New University of Utah Senior Vice President for Health Sciences Brings Distinguished Record in Medicine, Research from NYU
Vivian S. Lee, M.D., Ph.D., M.B.A., to begin job on July 1
May 18, 2011-Beginning July 1, 2011, Vivian S. Lee, M.D., Ph.D., M.B.A., an accomplished MRI radiologist and scientist, will bring her considerable abilities as a physician-scientist and administrator to the University of Utah (the U) as the new senior vice president for health sciences. Currently the vice dean for science, chief scientific officer, and senior vice president at the New York University (NYU) Langone Medical Center, Lee was selected after a near yearlong search to succeed Lorris Betz, M.D., Ph.D., who has led the U's health sciences since June 1999.
In addition to the senior vice president post, Lee also will serve as dean of the University of Utah School of Medicine and as CEO of University of Utah Health Care. Her appointment is subject to approval by the university's Board of Trustees.
Search committee chairman, John J. Zone, M.D., professor and chair of dermatology, said Lee's record of accomplishments made her the outstanding candidate for the senior vice president position. "Beyond that, it was her vision for leading the university's health sciences programs into an exciting and challenging future that, ultimately, made her the consensus choice among an exceptional pool of national applicants."
Raised in Norman, Okla., Lee graduated magna cum laude from Harvard-Radcliffe Colleges with a bachelor of arts in biochemical sciences, and then earned a doctorate in medical engineering as a Rhodes Scholar at Oxford University. She returned to Harvard for medical school, followed by a residency in diagnostic radiology at Duke University and a fellowship in MRI at NYU. She joined the NYU medical faculty in 1998, and received a master's in business administration from NYU's Stern School of Business in 2006.
In 2007, Lee was appointed NYU Langone Medical Center's inaugural vice dean for science, and she has since overseen the development and implementation of an ambitious research strategic plan, launched six new centers of excellence in translational and interdisciplinary research, strengthened administrative infrastructure and core research facilities, and created extensive faculty development and training programs. During her tenure, NYU Langone has experienced a significant increase in National Institutes of Health (NIH) research funding, with one of the top growth rates in the nation, and has recruited more than 65 new research faculty. Responsible for technology transfer, she has overseen the development of a new venture capital fund for research at NYU, which has led the nation in licensing income for most of the past decade.
A distinguished researcher, Lee has authored more than 130 peer-reviewed studies and written a textbook on cardiovascular MRI. Her laboratory brings in more than $2 million annually in NIH research funding. Lee's work focuses on developing new quantitative methods for studying kidney and vascular function using MRI and applying these to improve patient diagnoses. She is a recognized leader internationally, having served as president of the International Society for Magnetic Resonance in Medicine, the pre-eminent 6,000-member organization in that field, and in 2009 she received the Chang-Lin Tien Education Leadership Award. The recipient of several teaching awards, Lee has mentored dozens of clinical fellows, residents, graduate students, and postdoctoral fellows.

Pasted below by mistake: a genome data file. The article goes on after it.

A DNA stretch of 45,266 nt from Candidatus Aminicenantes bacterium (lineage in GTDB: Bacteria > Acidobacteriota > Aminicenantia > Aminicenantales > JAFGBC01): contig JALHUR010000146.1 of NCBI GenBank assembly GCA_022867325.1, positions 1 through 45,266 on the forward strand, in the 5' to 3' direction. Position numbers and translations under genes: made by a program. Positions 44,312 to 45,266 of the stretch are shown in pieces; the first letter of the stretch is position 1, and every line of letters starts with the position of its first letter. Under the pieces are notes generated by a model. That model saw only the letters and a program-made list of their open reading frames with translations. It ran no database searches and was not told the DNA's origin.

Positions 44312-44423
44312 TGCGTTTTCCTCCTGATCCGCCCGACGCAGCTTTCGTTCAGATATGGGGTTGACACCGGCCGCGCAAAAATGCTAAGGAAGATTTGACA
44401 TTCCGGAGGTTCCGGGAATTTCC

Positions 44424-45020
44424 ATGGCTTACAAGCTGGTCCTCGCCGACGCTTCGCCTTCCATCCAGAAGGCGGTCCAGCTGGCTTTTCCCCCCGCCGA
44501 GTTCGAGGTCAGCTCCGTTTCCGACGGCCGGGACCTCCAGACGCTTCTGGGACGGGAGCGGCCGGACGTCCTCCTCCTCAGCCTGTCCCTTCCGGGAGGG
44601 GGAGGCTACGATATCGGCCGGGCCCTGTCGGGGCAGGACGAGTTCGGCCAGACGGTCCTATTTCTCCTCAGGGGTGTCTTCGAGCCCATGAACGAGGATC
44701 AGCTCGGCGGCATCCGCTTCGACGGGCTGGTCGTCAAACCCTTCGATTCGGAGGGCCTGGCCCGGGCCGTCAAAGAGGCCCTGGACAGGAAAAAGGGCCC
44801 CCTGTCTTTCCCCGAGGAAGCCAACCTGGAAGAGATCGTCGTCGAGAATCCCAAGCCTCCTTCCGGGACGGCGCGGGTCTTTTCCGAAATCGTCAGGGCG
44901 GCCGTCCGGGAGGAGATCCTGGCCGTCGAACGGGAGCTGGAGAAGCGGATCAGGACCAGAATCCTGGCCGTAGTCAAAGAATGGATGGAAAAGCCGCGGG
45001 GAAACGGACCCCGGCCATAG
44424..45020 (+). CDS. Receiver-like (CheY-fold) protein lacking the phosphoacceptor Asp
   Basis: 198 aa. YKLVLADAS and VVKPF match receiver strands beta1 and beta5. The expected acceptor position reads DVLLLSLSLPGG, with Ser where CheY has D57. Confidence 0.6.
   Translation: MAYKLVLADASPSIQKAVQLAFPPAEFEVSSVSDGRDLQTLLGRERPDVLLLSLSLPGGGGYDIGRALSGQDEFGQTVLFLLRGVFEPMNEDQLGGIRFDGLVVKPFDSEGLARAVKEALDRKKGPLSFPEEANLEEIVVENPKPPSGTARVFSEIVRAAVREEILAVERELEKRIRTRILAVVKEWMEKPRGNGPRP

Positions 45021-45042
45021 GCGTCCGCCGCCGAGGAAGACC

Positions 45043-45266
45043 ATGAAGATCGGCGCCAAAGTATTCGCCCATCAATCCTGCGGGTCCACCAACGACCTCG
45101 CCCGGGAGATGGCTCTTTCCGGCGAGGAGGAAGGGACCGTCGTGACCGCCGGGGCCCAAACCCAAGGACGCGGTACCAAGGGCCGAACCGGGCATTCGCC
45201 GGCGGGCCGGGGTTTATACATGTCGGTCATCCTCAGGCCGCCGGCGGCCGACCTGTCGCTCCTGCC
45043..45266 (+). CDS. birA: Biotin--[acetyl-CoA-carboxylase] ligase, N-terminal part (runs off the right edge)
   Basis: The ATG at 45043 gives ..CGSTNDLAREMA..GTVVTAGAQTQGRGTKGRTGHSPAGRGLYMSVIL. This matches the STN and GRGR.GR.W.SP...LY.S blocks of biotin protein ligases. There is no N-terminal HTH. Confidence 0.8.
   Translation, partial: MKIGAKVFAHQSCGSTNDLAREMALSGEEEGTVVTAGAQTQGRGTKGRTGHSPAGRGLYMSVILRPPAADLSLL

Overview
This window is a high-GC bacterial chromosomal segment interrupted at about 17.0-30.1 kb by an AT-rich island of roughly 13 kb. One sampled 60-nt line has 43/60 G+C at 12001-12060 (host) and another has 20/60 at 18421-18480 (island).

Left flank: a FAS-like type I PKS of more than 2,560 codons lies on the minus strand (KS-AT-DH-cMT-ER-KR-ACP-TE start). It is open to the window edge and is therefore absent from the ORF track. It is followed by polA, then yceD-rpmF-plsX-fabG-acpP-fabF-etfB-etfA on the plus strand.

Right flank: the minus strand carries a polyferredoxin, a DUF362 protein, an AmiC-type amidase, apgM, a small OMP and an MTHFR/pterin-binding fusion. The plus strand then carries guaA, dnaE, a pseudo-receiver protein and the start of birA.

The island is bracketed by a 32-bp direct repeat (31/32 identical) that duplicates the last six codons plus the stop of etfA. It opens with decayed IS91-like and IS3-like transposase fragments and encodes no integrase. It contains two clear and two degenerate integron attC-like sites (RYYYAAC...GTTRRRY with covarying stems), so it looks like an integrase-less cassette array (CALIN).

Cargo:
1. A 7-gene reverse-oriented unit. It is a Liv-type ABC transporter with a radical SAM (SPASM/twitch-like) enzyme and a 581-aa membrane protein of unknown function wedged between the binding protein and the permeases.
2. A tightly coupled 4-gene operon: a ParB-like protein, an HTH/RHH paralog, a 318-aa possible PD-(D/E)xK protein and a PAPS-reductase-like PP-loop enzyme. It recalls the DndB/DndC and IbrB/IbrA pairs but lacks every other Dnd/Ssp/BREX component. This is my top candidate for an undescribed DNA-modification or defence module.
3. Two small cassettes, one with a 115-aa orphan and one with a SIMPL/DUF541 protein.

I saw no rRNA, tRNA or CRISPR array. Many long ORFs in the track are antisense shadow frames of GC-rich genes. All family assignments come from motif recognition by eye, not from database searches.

Lee will follow one of the nation's longest serving medical school deans as she succeeds Betz, who last summer announced his intention to retire. However, when university President Michael K. Young was appointed late last month as the new president of the University of Washington, the Utah State Board of Regents asked Betz to serve as interim president. Betz is familiar with the role. In 2003-04, he served as interim president of the university during the search that concluded in Young's hiring.
As he prepares to hand the helm to Lee, Betz is confident she will be an exceptional leader of health sciences. "I am thrilled someone as accomplished and talented as Dr. Lee has accepted the challenge of leading this huge and complex enterprise," he said. "The future of the health sciences will be very bright in her capable hands."
Lee sees great potential at the U based on the impressive trajectory of the past decade and believes innovation will be the key to addressing the challenges facing health care.
"The University of Utah is a remarkable place that is held nationally in the highest esteem-for the quality of its clinical care, for outstanding research in a broad range of areas from basic sciences to clinical research to community health, and for training top-notch scientists and health care professionals," Lee said. "Utahns aren't afraid to roll up their sleeves, tackle difficult problems that others find daunting, and come up with strong, creative solutions. I am excited and honored to be joining this extraordinary institution."
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